social lives of middle-aged ladies in China

When I was growing up, my mom had no social life outside of her family. In fact, I can’t recall a single occasion in which she went out on weekends or evenings without us.  I realize that my mom might be an extreme example, but in general, I don’t think it’s very unusual for middle-aged women in the U.S. to stay at home with the family most of the time.

But it’s very different here in China. Middle-aged women here seem to have very vibrant social lives. For one thing, they dance. They dance A LOT. They leave their kids at home and come out to dance in parks, in their apartment courtyards, basically in any open space, any day of the week, day and night (although more at night, I think). You can take a stroll through a typical Chinese neighborhood and come across multiple groups of line-dancers. Back in December, we came across this group of ladies at a park in the Shekou neighborhood, dancing to Billy Ray Cyrus’ “Achy Breaky Heart.” They had cowboy hats and coordinated outfits and everything (I just love that lady in green).


Middle aged ladies (and men) also go out with friends to play a lot of mahjong. But I have not actually seen this in action, other than those occasional games that are played outdoors at parks and stuff, so I can’t tell you too much about it. Many students at the school have told me that their moms (and dads) frequently stay out late at nights to play mahjong with friends. We’ve also come across many mahjong tables in people’s homes and in private rooms of restaurants.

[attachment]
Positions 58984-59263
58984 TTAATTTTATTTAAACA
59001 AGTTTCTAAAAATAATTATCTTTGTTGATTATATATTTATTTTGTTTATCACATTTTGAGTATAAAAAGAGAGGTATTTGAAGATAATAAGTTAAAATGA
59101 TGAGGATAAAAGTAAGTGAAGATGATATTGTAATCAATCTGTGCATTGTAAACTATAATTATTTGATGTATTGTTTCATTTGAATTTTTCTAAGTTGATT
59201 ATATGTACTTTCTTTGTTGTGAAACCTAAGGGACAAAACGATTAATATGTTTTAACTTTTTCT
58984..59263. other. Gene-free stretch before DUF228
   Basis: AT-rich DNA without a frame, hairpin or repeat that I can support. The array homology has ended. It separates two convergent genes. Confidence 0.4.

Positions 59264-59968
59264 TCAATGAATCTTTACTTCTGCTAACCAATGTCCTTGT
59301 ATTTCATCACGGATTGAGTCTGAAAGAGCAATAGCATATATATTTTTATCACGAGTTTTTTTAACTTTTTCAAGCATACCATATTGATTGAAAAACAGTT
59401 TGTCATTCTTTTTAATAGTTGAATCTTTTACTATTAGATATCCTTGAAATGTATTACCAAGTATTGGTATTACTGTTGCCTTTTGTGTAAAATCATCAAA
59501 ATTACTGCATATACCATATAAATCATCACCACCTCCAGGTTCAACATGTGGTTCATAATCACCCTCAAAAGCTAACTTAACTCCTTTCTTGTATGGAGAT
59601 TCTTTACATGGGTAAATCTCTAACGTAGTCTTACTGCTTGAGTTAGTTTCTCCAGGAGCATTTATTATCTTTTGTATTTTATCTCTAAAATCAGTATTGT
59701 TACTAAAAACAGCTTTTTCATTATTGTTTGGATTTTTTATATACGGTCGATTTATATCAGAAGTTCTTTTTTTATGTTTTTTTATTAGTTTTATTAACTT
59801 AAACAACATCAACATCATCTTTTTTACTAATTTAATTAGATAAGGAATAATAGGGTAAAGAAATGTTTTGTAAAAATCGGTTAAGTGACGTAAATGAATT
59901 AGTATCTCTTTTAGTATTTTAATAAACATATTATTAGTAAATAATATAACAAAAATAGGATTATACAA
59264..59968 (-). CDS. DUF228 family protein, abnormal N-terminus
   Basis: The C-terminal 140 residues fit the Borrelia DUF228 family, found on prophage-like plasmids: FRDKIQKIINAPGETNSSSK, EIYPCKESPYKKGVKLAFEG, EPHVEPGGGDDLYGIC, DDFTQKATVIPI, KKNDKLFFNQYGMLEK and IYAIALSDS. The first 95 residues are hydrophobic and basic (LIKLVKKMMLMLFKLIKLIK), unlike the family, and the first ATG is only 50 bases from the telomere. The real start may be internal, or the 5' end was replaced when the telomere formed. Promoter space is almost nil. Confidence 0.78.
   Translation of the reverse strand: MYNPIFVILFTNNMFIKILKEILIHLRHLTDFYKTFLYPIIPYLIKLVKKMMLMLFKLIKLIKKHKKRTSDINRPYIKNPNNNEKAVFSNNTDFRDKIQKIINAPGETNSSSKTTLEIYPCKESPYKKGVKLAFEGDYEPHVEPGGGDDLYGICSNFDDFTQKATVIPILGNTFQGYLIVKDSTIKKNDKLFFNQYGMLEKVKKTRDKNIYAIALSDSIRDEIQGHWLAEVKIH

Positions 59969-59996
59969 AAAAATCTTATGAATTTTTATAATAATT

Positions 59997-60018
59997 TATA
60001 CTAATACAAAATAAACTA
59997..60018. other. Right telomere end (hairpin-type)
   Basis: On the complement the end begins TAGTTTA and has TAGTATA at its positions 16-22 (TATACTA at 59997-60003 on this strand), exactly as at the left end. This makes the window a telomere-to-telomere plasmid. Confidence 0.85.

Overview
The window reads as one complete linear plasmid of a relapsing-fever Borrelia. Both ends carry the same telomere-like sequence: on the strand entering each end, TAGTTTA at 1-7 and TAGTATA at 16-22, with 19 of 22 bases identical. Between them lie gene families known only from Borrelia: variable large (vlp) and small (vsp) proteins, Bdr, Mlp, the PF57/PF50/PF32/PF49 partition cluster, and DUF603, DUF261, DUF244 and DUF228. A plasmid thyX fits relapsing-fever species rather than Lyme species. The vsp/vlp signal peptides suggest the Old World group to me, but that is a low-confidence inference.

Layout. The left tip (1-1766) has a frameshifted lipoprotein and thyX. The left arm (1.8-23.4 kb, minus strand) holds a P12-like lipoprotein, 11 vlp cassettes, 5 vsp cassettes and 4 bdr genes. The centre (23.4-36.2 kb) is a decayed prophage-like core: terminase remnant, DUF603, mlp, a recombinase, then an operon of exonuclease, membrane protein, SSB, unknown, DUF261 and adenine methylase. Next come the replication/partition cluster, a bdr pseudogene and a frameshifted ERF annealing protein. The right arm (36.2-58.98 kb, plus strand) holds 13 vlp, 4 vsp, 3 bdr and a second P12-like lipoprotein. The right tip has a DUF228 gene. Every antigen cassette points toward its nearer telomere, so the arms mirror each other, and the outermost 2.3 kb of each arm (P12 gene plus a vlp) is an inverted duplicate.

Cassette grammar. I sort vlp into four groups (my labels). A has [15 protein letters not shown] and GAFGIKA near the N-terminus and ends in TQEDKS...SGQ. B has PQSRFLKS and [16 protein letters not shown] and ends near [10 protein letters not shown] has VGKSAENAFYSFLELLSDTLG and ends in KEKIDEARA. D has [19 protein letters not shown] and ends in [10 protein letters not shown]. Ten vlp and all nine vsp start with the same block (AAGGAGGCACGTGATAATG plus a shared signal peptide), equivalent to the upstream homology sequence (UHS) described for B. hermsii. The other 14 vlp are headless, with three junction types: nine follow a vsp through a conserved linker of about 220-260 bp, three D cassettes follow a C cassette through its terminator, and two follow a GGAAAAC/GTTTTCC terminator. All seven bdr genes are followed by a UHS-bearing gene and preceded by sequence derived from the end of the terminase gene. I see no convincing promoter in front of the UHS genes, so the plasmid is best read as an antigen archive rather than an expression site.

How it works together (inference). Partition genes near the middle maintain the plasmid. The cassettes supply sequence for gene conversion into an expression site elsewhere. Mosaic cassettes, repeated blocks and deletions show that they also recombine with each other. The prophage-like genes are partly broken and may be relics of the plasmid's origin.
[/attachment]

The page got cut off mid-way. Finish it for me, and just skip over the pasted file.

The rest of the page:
What I haven’t figured out yet is what their children do while the parents/moms are out dancing and playing mahjong. Do they stay home with the grandparents? Do they stay and do homework? Are there babysitters? (BTW, I think the concept of babysitting — especially as it is in the U.S. with teen girls as the sitters — is basically nonexistent in China. Most families live with their grandparents, who look after the kids. But this only works because people have children relatively young in China so grandparents are young enough and have the stamina to be full-time babysitters, I think. Also, they usually only have one child to babysit. That is my theory on this topic.)

This entry was posted in Life in China, something new i noticed and tagged , , , , , , , , , , , , , , , , , , , . Bookmark the permalink.

One Response to social lives of middle-aged ladies in China

  1. Bee says:

    I love the dancing!!

Leave a Reply

Your email address will not be published. Required fields are marked *